September 8, 2008

Chasing the Dream, or The Destiny of Roger Federer

All is right in the world again.

After a relatively quick and admittedly unexciting three sets, Roger Federer claimed his fifth straight U.S. Open championship.

It was a totally foreseeable outcome, but lately tennis fans were left to worry it might not happen. Roger's opponent, Andy Murray, had placed second in the U.S. Open Series of tournaments and had bested #3 Novak Djokovic and #1 Rafael Nadal in the past month. He had just received his highest ranking and was now number four in the world.

Roger, on the other hand, just ended a 237-week run at the top and hadn't won a singles tournament since June.

But the tables reverted tonight.

Unlike the women's final on Sunday, this game wasn't much of a fight, and the former World #1 owned the match basically from the get-go. I've already spent ample time discussing why I didn't want Murray in the final to begin with, and since the match itself wasn't very noteworthy, I won't waste any more space here analyzing the play of today.

Instead I choose to expound on why Roger's win was destined to be.

When 2008 began I was a bit worried. A record long-held by my all-time favorite player was in jeopardy. Six years ago Pete Sampras came to Flushing Meadows seeded as low as he'd been in years -- number seventeen. His storied career was over, the critics said. But Pistol Pete proved everyone wrong, and he left New York with his fourteenth Grand Slam title, two more than any other man in history.

But his record was about to be challenged.

By the start of this year, Roger Federer had earned himself twelve major championships and had set his own slew of records. He was on a roll -- he owned grass and hard courts, had become a serious threat on clay and was ready to defend the three Grand Slam titles he won in both 2007 and 2006.

Roger was going after Pete both in the record books and on the court. In March I had the great privilege of witnessing the two players take each other on at an exhibition match in Madison Square Garden.

Though this was a friendly match, both men poured their souls into the game, and after three hard-fought sets, a handful of gunshot-fast serves from Sampras, and match points on both sides of the net, Roger held the trophy above his head.

I resigned myself to the fact that Pete's reign as the Greatest Ever would end within twelve months.

But then Federer lost in the semis in Melbourne to Djokovic, the Serb who went on to win the tournament. Okay, I thought, if he's gonna beat Pete this year, Roger will really have to bring it in Paris.

Roger's loss in the French final was disappointing, I'm sure -- he definitely has more game on that surface than Pete, whose best showing at Roland Garros was one appearance in the fourth round -- but not entirely unexpected since Rafael Nadal just dominates there. But I was somewhat mollified -- the best Federer could do in '08 would be a tie.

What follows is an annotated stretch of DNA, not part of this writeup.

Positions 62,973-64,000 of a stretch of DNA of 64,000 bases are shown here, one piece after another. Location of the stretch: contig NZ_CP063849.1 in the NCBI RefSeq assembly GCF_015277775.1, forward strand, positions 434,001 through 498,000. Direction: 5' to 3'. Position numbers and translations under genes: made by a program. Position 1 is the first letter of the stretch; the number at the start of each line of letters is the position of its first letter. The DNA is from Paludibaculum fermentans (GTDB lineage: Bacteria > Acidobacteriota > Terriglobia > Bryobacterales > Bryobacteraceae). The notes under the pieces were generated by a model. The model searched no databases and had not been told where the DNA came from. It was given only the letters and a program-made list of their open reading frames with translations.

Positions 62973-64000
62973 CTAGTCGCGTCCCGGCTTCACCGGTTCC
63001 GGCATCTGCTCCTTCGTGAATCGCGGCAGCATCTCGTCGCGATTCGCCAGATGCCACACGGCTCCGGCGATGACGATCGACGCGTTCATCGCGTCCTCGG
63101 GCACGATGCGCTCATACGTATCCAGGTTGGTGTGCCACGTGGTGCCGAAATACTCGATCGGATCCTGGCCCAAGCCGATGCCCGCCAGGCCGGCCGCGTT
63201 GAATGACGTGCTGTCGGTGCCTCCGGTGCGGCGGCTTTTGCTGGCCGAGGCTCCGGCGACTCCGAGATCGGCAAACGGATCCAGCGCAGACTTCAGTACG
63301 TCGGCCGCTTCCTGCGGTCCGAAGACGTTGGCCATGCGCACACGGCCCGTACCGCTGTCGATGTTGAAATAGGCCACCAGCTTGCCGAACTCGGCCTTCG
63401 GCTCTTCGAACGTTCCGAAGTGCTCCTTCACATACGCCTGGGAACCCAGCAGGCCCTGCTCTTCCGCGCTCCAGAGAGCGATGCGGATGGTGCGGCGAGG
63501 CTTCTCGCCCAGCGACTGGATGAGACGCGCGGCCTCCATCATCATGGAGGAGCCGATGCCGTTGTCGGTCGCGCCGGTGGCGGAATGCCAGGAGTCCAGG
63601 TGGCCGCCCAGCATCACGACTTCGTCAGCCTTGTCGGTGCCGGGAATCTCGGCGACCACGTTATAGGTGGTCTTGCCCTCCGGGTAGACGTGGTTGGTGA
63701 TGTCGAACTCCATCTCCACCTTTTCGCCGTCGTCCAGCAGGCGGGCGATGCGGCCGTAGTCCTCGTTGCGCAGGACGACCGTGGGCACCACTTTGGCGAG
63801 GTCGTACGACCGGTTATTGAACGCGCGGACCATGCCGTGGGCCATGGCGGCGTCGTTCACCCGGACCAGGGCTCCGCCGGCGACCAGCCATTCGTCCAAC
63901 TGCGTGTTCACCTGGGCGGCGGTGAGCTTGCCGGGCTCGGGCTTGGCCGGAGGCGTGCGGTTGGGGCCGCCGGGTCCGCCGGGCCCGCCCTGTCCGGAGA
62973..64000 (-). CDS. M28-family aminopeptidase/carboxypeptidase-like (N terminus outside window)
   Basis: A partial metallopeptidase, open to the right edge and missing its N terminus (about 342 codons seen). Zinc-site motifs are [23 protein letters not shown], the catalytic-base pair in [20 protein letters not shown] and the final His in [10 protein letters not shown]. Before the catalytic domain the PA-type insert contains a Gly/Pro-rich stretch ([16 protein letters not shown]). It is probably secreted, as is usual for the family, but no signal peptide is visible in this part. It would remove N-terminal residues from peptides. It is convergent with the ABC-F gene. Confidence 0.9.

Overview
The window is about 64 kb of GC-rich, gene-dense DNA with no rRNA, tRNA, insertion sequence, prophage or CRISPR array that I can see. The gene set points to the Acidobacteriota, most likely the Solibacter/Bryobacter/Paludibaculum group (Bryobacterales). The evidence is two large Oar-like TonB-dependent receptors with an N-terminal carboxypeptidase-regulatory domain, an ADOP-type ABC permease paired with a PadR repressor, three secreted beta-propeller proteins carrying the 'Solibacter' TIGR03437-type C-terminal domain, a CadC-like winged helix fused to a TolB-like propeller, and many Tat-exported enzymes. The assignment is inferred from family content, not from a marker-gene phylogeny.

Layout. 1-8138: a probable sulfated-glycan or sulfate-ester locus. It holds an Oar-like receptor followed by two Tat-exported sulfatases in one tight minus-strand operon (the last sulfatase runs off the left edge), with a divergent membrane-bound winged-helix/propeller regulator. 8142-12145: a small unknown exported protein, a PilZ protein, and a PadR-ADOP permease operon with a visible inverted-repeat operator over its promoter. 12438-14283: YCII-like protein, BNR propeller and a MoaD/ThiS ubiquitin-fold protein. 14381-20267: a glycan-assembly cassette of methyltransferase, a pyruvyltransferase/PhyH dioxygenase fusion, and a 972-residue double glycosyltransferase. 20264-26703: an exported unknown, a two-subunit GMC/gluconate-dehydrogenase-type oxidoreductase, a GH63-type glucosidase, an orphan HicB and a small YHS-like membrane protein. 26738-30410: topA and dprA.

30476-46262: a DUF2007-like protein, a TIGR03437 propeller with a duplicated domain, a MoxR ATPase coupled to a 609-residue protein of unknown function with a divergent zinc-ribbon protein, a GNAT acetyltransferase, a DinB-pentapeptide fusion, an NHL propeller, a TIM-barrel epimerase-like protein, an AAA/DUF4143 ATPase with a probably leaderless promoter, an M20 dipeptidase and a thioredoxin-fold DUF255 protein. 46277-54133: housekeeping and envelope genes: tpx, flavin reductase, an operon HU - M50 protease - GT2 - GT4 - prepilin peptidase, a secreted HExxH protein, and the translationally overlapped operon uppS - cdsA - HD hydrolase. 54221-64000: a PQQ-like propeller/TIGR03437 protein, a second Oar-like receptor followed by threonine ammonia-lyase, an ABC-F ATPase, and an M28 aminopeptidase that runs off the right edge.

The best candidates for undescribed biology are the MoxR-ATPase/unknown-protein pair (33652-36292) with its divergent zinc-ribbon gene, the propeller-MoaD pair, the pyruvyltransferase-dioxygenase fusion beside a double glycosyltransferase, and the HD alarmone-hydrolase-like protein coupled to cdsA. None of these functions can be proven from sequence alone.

When he fell to Rafa at Wimbledon, though, tennis fans were stunned -- devastated, even. In what many consider the best match of all time, Roger came back from a two-set deficit to force a fifth, but finally went down after sixteen more games and 75 more minutes were played.

And so, I rejoiced, Pete's record would remain in tact for yet one more year.

"Is Roger’s career over?" the pundits wondered. "Will he ever regain his place at the top?"


Sure, it hasn't been Federer's best year. He's only won two tournaments in 2008, one in Portugal before the French and the other in Germany leading up to Wimbledon. He lost tough matches not just to Rafa and Nole, but to Andy Roddick, James Blake and Mardy Fish.

But it didn't take tonight's win in Arthur Ashe Stadium to know that Roger isn't done quite yet. Today he broke his year-long deadlock with Roy Emerson and earned Slam #13, becoming the second winningest player in Grand Slam history.

Unlucky #13?

Roger joked that he didn't want to hold onto that number for very long, and I don't believe that he will.

As much as I adore Pete Sampras and would love for him to be forever known as the best tennis player of all time, I know it's just a matter of time before Federer ties, beats and far surpasses his record.

He's only twenty-seven after all, one year younger than Pete when he won number thirteen at Wimbledon in 2000. Maybe thirteen was unlucky for Sampras -- he couldn't get past it for more than two years -- but I have a feeling Roger might not be able to wait that long. He's still at the top of his game.

And, probably more dangerously, he's hungry. Nothing motivates like starvation, and Roger, after one long sparse year, is nothing if not hungry for more.

So with a heavy heart I concede Pete's spot at the top and applaud the Best Tennis Player of All-Time, Roger Federer. I'm optimistic that he'll wear the crown admirably.

And for everyone else, 'til next time, serve well and play hard!

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